I shouldn’t admit it but I’m kind of a hermit and a homebody. Also, I’m at an age where I’ve had “the talk” with my dermatologist and I have to stay out of the sun as much as possible. On some weekends we have get-togethers with my extended family—two step-daughters, one step-son, and my five grandkids, and some friends. I’m generally not big on going out to eat just to try out a new restaurant. And my days of going out to bars are long over.

Music has always been an important part of my life. I discovered the Grateful Dead late, after law school, and I’m still a hard-core Deadhead. And paradoxically I’ve become an opera buff, particularly the operas of Richard Wagner. No, it’s not because we have the same last name and no, I don’t think we’re related. I’ll now think nothing of traveling to Europe for one of his cycles of The Ring, a series of four connected operas. It gets to be an expensive hobby!

Q. Are you a big fan of using social media to promote your writing or to interact with readers? How do you prefer to promote your writing?

My publicist is going to hate me for saying this but I’m a real troglodyte with social media. I do have a web site, http.//johnpwagner.com, but I’m not nearly as active on it as I should be. The reason is I feel my first priority is to work on whatever book I’m writing (I’m now in the middle of my second book and plan at least two more after that–“if God wishes” as they say in Spanish). After doing that all day I don’t have much interest or energy for going back to the computer. I need to get some more blog posts out there and I promise I’ll try to do that. As for the rest of it, I don’t know how to and I don’t really care to spend my time on Facebook or Twitter or Snap Chat or whatever else is available. I’d love to but I just don’t have the time. Now that I’m retired, I realize I only have so much time left and I want to focus on my writing. I’ve gotten to be an ol’ curmudgeon who wants to write and hope that reviews on Amazon and elsewhere will help an audience find me. I know, I know, this is so old school. At least I’m not using pencil and paper!

Q. Finally, I’ve noticed that many writers are also big readers. Have you read anything worth reading recently?

Yes, I’m a voracious reader, a habit I picked up from my mom. I have a wide range of interests. Some of my all-time faves are: Joseph Heller’s Catch 22; all the books of John LeCarré, who I think is unfairly stereotyped as a “spy novelist” and actually is one of the greatest writers of his time, period; everything by the wild and crazy inventor of “gonzo,” Hunter S. Thompson; the poems of Paul Celan and Sharon Doubiago, who are completely different from each other but amazing poets; the works, depressing as they are, of French writer Michel Houellebecq; and what to me is the all time classic of how life can completely change, minute-by-minute, step by step, Fatelessness by Imre Kertész.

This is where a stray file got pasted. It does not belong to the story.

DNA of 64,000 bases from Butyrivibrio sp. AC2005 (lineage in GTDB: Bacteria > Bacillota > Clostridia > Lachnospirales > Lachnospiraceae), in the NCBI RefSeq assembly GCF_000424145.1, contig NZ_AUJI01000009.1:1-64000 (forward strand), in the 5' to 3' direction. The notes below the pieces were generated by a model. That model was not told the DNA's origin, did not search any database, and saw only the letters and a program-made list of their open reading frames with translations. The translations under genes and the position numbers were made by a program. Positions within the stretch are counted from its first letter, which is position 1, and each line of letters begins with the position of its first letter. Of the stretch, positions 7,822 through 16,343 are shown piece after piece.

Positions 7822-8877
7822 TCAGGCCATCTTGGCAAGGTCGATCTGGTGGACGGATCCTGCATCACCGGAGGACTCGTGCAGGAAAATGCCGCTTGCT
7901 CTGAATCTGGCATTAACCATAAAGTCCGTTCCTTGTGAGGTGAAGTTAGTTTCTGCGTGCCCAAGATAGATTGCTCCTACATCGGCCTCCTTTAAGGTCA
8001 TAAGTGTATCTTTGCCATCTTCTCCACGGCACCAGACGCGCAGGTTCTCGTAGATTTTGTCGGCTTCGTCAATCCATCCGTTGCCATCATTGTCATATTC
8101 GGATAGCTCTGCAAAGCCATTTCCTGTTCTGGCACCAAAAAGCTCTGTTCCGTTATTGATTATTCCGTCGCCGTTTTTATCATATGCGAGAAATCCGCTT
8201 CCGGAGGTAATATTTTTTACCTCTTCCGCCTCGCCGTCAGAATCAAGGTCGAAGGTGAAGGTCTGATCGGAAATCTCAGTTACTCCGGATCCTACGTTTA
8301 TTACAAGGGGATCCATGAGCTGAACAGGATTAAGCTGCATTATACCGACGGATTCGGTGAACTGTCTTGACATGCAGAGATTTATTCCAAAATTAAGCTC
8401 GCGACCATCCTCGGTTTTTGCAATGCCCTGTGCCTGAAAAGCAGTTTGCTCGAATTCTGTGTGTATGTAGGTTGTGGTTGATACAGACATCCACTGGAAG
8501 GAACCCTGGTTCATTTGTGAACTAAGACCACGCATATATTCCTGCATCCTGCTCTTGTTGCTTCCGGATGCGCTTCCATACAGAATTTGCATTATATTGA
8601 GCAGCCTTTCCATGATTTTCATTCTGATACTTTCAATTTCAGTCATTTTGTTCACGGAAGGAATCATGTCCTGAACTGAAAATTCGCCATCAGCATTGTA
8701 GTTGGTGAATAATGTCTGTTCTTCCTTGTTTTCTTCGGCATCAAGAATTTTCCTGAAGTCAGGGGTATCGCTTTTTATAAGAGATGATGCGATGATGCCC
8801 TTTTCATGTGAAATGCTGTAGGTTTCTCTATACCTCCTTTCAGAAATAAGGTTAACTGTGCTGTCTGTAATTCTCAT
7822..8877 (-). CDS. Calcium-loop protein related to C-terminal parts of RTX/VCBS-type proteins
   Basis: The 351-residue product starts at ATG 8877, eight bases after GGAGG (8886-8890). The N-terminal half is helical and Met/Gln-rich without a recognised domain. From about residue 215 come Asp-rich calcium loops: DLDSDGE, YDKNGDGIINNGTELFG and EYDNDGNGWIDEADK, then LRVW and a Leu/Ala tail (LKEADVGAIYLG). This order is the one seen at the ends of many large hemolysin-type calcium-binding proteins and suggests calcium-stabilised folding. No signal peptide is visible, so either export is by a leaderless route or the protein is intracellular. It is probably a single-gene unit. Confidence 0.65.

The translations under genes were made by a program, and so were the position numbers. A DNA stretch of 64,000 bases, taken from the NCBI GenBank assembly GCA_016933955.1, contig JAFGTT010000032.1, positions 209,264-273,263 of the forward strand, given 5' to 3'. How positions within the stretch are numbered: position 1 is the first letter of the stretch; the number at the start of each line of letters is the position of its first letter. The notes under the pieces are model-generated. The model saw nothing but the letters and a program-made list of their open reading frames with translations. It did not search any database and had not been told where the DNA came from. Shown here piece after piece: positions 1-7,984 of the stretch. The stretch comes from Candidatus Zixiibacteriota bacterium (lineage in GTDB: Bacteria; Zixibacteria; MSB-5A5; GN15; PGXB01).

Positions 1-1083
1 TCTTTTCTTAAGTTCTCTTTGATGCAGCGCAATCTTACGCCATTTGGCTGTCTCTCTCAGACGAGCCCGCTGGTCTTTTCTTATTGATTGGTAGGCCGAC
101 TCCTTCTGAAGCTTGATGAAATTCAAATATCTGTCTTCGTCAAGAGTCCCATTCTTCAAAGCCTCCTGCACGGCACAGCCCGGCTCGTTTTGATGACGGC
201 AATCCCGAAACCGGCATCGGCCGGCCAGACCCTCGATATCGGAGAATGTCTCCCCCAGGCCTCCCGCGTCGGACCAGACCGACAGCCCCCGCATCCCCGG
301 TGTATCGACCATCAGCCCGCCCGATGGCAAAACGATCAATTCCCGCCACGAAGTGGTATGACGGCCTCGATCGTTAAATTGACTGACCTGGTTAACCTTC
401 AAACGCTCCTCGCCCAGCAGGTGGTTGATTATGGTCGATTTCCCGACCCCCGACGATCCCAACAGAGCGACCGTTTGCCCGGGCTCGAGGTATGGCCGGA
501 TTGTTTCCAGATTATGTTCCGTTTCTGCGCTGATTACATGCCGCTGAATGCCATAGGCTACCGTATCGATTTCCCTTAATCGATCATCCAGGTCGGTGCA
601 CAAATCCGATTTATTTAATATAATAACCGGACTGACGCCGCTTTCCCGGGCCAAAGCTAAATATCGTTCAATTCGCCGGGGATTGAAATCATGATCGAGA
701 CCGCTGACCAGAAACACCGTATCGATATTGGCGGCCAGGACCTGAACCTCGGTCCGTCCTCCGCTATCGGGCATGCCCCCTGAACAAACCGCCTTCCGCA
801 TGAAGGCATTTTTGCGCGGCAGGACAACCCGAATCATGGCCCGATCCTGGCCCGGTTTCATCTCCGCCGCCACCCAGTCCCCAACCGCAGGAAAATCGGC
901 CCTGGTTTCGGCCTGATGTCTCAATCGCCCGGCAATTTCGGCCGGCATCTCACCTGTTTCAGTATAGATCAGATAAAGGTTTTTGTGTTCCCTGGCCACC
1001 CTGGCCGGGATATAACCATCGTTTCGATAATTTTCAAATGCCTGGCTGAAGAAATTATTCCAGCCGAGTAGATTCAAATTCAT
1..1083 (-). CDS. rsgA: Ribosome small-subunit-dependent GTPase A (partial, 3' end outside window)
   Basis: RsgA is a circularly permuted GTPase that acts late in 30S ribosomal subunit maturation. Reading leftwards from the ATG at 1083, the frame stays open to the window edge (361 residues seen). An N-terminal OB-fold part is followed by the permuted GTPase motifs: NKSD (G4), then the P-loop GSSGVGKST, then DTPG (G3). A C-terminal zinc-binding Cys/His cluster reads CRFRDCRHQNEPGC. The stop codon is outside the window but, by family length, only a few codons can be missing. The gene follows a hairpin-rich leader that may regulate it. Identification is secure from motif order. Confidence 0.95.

Some interesting books I’ve been reading, or re-reading lately include: Edie Meidav’s Crawl Space, a true masterpiece dealing with memory and history; Michael Ignatieff’s political memoir, Fire and Ashes, which really pushes beyond the usual politician’s pat answers and struggles for a deep honesty; and Hilary Mantel’s unheralded A Change of Climate, which appeals to me much more than her recent best-selling bloody historical novels, which I haven’t read. And, as I’ve mentioned, I’ve recently discovered Joseph Kanon who may be the “new” John Le Carré for me. I also like the World War II novels of Alan Furst.

Recently I stumbled onto Wolfgang Herrndorf’s Why We Took The Car, which is actually considered YA literature. It’s very well written, hilarious, and profoundly insightful on coming of age issues in contemporary Germany. Finally, at this exact moment I’m re-reading one of my favorite books of various analytical pieces on Elvis Presley, Kevin Quain’s The Elvis Reader. There are so many more books I like, and new books I want to read, I could go on and on.